Today I’ll be detailing the books that came eighth and seventh in my top ten list of books I read in 2015.
First up, at number eight is Size Doesn’t Matter by Meg Cabot.
(Author’s Note: In some countries, this book is titled Big Boned)
Life is reasonably rosy for plus-size ex-pop star turned Assistant Dormitory Director and sometime sleuth Heather Wells. Her freeloading ex-con dad is finally moving out. She still yearns for her hot landlord, Cooper Cartwright, but her relationship with “rebound beau,” vigorous vegan math professor Tad Tocco, is more than satisfactory. Best of all, nobody has died lately in “Death Dorm,” the aptly nicknamed student residence that Heather assistant-directs. Of course every silver lining ultimately has some black cloud attached. And when the latest murdered corpse to clutter up her jurisdiction turns out to be her exceedingly unlovable boss, Heather finds herself on the shortlist of prime suspects. – from Goodreads.com
I read the first two books in the Heather Wells mysteries in 2010 whilst I was travelling on my gap year, and only read the third, fourth and fifth books in the series recently. What originally drew me to Size 12 is Not Fat, the first book in the series, was it’s body positive attitude, and also the murder mystery style themes of the narrative. This set of books is a prime example of the mantra ‘never judge a book by it’s cover‘, as the installments seem to be represented as romance novels, rather than of the crime genre. Although there is romance a-plenty in this quintet, what really sold the book to me was Heather Wells’ character and ammeter sleuthing, something that all crime fans probably aspire to. I gave this book four out of five stars.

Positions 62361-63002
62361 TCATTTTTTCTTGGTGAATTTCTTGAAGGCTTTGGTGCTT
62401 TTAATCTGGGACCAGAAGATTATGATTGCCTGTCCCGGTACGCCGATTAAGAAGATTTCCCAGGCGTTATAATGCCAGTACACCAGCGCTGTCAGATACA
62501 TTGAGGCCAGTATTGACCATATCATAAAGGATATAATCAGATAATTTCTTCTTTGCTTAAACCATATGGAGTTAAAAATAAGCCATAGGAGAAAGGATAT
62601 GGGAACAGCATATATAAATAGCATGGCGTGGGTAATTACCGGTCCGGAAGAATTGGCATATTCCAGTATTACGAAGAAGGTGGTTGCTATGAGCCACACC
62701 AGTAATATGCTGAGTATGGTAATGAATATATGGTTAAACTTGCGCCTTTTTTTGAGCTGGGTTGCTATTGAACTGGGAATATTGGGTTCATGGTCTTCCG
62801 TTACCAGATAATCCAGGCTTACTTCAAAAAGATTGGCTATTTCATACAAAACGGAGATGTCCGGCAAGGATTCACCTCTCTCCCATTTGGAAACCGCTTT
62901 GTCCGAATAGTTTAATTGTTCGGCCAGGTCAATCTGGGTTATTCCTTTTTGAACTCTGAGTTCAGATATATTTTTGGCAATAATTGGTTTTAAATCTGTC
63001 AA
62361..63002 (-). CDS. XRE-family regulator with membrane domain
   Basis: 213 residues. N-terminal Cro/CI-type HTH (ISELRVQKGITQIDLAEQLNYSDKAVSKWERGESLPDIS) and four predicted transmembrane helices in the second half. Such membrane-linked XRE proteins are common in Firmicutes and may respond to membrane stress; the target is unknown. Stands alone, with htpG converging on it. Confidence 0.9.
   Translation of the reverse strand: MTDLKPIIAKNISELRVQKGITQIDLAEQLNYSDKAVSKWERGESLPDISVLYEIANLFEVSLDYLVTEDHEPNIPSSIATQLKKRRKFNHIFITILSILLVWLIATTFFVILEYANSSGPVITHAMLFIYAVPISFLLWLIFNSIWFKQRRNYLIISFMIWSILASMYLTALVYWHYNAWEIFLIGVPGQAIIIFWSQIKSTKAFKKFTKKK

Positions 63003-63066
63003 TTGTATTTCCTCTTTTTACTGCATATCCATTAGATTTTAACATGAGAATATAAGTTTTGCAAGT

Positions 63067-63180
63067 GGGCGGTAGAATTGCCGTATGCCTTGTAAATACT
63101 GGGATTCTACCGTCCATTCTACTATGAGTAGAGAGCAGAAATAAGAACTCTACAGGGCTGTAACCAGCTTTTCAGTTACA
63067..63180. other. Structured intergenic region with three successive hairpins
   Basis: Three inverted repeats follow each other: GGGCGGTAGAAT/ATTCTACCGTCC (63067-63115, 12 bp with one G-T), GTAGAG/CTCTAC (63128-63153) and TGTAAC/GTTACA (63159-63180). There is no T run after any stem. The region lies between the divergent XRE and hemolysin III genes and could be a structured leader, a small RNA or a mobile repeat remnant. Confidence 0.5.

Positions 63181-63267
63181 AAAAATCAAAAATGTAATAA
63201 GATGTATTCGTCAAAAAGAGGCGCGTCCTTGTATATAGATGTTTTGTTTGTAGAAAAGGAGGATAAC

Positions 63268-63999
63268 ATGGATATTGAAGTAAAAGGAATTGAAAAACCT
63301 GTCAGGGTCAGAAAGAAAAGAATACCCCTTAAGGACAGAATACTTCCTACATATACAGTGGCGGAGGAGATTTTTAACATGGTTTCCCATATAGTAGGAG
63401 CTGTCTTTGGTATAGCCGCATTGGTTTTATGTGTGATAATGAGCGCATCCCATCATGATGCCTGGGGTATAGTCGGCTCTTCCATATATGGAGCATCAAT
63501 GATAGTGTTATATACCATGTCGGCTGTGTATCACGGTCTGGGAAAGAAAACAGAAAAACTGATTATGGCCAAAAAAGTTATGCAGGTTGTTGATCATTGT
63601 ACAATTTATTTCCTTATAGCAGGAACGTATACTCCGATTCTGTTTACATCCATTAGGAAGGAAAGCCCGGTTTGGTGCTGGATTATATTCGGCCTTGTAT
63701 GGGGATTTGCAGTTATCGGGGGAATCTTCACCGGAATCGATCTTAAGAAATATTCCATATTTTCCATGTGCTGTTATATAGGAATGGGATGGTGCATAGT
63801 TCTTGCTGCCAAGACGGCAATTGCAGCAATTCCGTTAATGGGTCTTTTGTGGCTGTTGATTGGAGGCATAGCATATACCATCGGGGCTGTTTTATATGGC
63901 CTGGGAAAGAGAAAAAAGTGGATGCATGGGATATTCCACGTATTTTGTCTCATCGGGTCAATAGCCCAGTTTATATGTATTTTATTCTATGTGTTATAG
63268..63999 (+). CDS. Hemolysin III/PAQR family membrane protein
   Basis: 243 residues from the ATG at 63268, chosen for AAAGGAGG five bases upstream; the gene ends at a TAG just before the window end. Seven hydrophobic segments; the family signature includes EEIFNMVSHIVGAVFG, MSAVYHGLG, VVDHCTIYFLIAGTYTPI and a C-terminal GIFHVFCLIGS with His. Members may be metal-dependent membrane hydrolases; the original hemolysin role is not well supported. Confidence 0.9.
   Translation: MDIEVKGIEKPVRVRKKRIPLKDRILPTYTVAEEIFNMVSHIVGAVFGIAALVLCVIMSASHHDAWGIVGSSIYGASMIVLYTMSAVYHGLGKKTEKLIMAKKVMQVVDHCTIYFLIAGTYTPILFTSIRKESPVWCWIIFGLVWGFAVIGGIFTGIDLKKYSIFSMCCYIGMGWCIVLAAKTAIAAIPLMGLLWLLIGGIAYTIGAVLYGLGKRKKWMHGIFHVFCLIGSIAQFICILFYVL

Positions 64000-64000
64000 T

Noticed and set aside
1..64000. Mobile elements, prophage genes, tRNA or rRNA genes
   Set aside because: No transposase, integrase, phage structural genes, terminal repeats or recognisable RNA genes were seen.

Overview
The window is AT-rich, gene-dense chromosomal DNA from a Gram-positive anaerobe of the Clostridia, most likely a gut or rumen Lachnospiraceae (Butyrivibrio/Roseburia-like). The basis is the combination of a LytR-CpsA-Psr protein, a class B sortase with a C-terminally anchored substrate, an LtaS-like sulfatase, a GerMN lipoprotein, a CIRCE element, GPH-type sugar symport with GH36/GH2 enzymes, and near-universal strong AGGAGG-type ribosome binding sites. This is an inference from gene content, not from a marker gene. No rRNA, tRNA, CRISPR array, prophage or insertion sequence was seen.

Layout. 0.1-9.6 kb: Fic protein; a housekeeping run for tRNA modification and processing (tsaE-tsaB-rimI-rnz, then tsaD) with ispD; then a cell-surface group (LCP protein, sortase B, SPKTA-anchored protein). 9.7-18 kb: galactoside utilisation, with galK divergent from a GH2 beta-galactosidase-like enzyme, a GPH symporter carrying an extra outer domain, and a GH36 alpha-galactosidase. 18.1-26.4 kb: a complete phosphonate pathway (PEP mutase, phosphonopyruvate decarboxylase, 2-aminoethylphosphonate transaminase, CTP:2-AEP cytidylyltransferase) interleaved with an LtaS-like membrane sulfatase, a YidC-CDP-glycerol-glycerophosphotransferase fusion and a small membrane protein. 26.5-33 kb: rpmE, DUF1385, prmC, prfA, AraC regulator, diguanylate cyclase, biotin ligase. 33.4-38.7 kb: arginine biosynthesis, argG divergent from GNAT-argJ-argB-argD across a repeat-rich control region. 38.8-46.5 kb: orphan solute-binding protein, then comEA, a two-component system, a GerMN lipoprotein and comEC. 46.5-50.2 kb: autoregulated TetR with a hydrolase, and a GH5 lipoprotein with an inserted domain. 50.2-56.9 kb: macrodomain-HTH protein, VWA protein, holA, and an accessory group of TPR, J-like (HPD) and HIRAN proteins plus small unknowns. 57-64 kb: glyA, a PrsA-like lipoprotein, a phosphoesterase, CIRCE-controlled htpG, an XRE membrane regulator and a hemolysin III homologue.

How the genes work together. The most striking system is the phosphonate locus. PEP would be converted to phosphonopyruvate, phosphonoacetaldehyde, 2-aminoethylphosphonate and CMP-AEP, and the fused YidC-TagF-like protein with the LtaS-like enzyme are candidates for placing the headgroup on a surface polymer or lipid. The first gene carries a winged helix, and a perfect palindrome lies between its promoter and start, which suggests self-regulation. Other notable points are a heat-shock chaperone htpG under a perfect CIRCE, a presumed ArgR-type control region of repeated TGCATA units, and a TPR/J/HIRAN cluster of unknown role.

(Honourable mention goes to Size 12 and Ready to Rock and The Bride Wore Size 12, both of which I read on Kindle and do not have physical copies of just yet.)
Next, we have Lorali by Laura Dockrill at number seven.
Colourful, raw, brave, rich and fantastical – this mermaid tale is not for the faint-hearted. Looking after a naked girl he found washed up under Hastings pier isn’t exactly how Rory had imagined spending his sixteenth birthday. But more surprising than finding her in the first place is discovering where she has come from. – from Goodreads.com
What I loved about Lorali was the fact it was set in Hastings, which is the town over from where I live in Bexhill. Hastings is a town full of history, rich with depth and mystique, perfect, in fact, for a fantasy novel. Couple this with some vivid poetic description and lyrical narration, and you’ve got yourself a winner in my eyes. This charming book was a joy to read, and presented story-telling at it’s finest. I gave this book five stars.
Tomorrow I’ll have a look at numbers six and five of my top ten list, and we’ll see which books narrowly missed out on top five status.